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American Muslims retaliate against hate as Donald Trump calls for special identification

Matt Young

THIS is how Muslim Americans are fighting back against fear mongering in the United States.

In the last few days, Presidential candidate Donald Trump has called for greater security in the United States whipping up fears an influx of Syrian refugees could wreak havoc across the country.

The billionaire real estate mogul and former reality TV star is leading the race for the Republican nomination for the fourth straight month, with other Republican establishment candidates such as former Florida Gov. Jeb Bush, George’s brother, far behind.

America is listening to Mr Trump

Trump wants ‘systems’ to track Muslims

He has pledged to be the toughest of all candidates toward people posing threats to the US. On Sunday he appeared on (US) ABC’s This Week, saying he supported waterboarding on terrorism suspects — a practice that human rights advocates consider to be torture.

In a series of rallies and media interviews, Trump has:

• Accused “Arab” communities of cheering during the September 11 attacks in nearby New Jersey. (“It did happen. I saw it. It was on television. I saw it.”)

• Reiterated the need for his infamous “Wall” on the US-Mexico border to keep out refugees.

• Demanded surveillance on Muslim mosques. (“We’re going to have no choice.”)

But it was Trump’s suggestion to monitor Muslims through a special identification system that sparked outrage throughout the community, where he compared Syrian refugees to Islamic terrorists: “When the Syrian refugees are going to start pouring into this country we don’t know if they’re ISIS. We have no idea who these people are. We have no idea who’s being sent here. When I look at the migration and the lines and I see all strong, very powerful looking men, I see very few women I see very few children, there’s something strange going on.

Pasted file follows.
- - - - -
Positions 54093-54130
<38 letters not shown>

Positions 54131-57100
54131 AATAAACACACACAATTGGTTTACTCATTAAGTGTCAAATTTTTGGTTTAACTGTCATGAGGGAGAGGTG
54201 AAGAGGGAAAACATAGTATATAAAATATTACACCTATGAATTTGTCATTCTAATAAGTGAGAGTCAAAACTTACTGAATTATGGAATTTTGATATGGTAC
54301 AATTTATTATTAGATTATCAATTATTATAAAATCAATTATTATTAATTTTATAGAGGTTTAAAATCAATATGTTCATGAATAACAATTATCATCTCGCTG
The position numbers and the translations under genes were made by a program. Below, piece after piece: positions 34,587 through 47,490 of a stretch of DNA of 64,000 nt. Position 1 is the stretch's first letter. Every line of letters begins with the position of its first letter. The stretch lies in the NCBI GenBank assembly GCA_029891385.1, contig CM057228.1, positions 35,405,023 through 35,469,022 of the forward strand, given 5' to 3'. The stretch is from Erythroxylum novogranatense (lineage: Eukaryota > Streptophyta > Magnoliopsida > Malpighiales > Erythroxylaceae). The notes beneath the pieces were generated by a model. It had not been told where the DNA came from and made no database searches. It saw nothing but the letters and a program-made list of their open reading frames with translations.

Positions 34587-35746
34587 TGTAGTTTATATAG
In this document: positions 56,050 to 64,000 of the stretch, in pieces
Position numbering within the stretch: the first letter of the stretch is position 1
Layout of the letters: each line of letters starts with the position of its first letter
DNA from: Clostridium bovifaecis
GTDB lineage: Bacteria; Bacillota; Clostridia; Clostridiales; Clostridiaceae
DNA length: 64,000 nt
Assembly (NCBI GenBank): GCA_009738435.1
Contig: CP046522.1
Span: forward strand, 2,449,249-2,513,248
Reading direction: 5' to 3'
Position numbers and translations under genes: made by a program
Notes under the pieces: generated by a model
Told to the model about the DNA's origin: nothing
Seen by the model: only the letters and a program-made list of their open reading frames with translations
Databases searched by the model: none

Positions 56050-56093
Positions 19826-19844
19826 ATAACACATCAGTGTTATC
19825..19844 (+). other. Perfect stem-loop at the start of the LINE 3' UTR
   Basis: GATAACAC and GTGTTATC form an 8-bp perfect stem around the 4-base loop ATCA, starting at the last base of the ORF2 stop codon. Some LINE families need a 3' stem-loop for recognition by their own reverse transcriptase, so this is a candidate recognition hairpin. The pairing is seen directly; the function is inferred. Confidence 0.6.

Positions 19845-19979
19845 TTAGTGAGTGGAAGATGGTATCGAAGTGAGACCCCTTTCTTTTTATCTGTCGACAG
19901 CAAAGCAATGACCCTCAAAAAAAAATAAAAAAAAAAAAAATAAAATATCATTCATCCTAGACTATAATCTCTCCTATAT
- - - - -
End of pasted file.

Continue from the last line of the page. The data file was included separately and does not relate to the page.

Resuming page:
“They should not come in, they should not be allowed in. We want to be smart. We want to be vigilant, we have to be vigilant. We have to just say it’s radical Islamic terrorism and that’s what it is,” he said.

The idea for a database not only drew sharp rebukes from his Republican rivals and disbelief from legal experts who consider it unconstitutional, but the Muslim-American community, which says Trump is only helping to divide people over the issue.

So, a hashtag was born.

It began with Tayyib Rashid, a US Marines veteran, who tweeted his “special ID” to Donald Trump. And it wasn’t long for the rest to follow.

Trump’s comments highlight a growing complexity for the United States, as its citizens begin to divide over the issue of allowing more refugees into the country. According to a Bloomberg poll, more than half of Americans said they favour ending the program to resettle Syrian refugees in the United States.

But perhaps, thanks to outspoken Americans like those below, the conversation will steer itself in a more responsible direction, rather than the repugnan